Big war but little strategy

The goal is to pacify neighboring regions and countries hostile to your country’s totalitarian regime. Yes, it’s a lot more fun when you can crush democracy. But why the hell is there freedom, comrade? Obviously, to be taken with humor, is the tone of the game.

Although Warpips highlights its very tactical aspect in its promotional videos, it is actually a very accessible and easy to learn title. There are certainly different levels of difficulty but the experience offered is not a headache with hundreds of parameters to take into account as in many strategy games.

The higher the difficulty, the better the AI ​​manages its base to destroy yours. As mentioned above, the staging is very simplistic. Your camp is on the left and your opponents’ camp on the right. You have to attack and defend at the same time. For this, only one solution: send Pips. Yes, that’s what soldiers are called, hence the name of the game Warpips. We accumulate money, buy Pips of all kinds and send them to death, until the opponent’s base is blown up or vice versa.

Very simple management!

Modeled entirely in pixels, the action takes place in a horizontal arena with a menu at the bottom of the screen to manage our army. As we said above, there is only one resource – money.

It spawns automatically but with an unfavorable frequency and can be obtained by slaughtering enemy soldiers, but not directly in any case. Indeed, the goal is to kill everything that is not on our side, your feats of arms bring you experience points that materialize in the form of medals. These can be exchanged for cash. So kill more to earn more! Long live war capitalism, comrade!

Indeed, his medals are a second and probably the most important resource in the game: in addition to providing income, they also serve to improve the Pips during the game and also increase the number of good guys you can field. Their good management is essential to winning the battle. But in the end, once you understand the mechanics, it doesn’t evolve and remains rather simplistic.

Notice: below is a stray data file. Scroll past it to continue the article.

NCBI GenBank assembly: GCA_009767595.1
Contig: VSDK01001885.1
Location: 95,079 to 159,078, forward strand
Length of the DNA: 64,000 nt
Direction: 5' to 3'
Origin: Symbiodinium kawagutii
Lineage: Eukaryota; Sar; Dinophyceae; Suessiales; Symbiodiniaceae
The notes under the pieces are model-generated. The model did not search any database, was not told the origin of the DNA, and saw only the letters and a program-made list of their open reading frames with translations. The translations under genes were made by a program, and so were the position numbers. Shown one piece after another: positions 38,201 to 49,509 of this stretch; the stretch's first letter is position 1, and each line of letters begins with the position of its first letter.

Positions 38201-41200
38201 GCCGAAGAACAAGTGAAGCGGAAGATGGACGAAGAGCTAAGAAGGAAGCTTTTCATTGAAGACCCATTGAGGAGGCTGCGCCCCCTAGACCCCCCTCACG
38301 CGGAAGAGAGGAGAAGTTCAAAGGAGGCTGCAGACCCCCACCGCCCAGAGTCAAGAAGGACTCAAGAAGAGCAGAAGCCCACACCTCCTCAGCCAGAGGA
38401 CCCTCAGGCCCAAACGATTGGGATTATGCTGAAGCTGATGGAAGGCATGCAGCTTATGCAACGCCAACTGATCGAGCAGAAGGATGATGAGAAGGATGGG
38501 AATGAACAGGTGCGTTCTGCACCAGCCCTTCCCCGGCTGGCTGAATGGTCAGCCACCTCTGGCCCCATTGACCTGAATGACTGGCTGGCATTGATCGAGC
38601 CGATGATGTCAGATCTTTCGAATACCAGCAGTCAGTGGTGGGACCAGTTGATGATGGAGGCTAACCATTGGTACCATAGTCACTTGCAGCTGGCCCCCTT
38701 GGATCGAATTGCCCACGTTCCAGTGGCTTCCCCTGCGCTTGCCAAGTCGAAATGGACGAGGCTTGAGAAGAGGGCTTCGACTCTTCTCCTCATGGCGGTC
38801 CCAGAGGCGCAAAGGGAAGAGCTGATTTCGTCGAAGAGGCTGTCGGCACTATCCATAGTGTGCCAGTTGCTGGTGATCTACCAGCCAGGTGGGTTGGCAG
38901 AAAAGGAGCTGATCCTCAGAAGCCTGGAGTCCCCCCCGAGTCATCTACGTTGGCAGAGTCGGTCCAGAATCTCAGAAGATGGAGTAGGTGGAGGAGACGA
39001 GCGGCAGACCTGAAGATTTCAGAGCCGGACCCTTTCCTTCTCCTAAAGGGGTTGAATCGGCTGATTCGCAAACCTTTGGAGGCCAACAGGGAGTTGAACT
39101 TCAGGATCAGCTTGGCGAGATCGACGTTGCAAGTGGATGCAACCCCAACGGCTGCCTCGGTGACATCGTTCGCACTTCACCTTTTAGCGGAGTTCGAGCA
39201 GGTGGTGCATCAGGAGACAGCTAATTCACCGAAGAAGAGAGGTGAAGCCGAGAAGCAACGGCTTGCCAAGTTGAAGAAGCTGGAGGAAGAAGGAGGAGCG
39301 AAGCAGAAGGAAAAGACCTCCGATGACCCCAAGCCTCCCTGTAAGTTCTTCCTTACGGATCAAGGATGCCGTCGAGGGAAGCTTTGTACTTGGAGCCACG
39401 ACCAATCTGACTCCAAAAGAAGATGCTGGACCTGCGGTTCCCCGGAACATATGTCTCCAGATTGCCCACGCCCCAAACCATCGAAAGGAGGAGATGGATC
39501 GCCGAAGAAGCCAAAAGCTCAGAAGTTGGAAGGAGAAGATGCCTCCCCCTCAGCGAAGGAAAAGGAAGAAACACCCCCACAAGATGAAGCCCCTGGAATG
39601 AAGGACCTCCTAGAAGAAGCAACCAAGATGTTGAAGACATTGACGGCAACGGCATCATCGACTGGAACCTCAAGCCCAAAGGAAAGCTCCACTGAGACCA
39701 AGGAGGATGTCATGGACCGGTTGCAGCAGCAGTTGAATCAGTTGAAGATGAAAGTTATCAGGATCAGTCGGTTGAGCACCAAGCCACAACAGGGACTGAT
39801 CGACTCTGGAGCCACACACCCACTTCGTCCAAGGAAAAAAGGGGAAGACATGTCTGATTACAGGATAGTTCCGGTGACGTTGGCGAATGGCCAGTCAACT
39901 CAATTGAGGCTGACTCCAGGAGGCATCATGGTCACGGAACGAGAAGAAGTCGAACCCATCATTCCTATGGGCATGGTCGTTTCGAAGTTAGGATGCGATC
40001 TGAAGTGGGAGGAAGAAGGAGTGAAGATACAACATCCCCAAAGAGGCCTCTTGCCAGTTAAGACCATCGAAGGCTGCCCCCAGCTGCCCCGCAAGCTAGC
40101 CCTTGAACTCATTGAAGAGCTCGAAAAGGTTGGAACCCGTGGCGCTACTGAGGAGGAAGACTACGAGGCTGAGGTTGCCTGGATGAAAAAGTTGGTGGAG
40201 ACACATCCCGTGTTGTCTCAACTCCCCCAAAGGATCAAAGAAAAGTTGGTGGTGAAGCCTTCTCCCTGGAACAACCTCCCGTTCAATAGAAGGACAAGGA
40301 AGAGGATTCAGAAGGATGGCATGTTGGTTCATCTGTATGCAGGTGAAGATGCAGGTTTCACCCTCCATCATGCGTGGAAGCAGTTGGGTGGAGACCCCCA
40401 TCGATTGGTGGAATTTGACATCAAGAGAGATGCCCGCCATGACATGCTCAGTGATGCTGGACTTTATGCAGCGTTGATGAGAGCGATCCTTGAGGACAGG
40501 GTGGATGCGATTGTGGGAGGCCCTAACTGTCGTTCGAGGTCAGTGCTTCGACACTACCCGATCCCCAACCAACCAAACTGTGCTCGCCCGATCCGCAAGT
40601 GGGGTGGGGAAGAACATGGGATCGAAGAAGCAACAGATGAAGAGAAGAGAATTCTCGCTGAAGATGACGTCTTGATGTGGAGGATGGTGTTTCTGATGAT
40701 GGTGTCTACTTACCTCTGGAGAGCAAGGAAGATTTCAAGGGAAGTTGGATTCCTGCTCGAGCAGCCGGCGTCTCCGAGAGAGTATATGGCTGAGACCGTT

For the army to function, a minimum of management is required and this goes beyond the battlefields. Before launching the army of seeds to the front, the arms dealer is waiting for you. Sells upgrades and soldiers. Stocks of him are randomized and refreshed between each battle. In parallel, the army has a skill tree that needs to be developed to improve hit points, armor, ammo, etc. All this to go to fight again, and further improve his army with what we have won.

Very accessible gameplay!

Originally released on computers, it’s true that Warpips looks like the easiest game type to play with the keyboard/mouse duo. However, joystick in hand is very handy. The controls are very simple. The joysticks do their job of navigating for the camera or the interface perfectly.

To use money, medals or buy units, just one button is enough. Each action is assigned to a button. The adaptation of the gameplay to the controller is almost perfect. Because there is a but, in fact we see that it is very boring to build defense structures. We can select the right place and press the right button, or even all of us when we get angry, the game decided otherwise, except for luck. There are some possibilities that had to be given up, such as automatic fire turrets or protective walls. Despite a very comprehensive tutorial, this part isn’t explained well enough.

But fortunately, there are several ways to achieve victory. Before starting a fight, we can choose what kind of unit we want to have on the field. So if the turrets and other drones don’t respond properly to commands (which is a real problem) we can still work around the problem by choosing options that work.

In part we buy the Pips and other mechanical units, then the army attacks automatically. We don’t target anything and just navigate from left to right. The only thing you can take out is put yourself in defense or attack mode. By pressing the ZL or ZR triggers, you can order soldiers to hide behind a wall or dash through a crowd. We can very well do without it, but it adds another strategic dimension.

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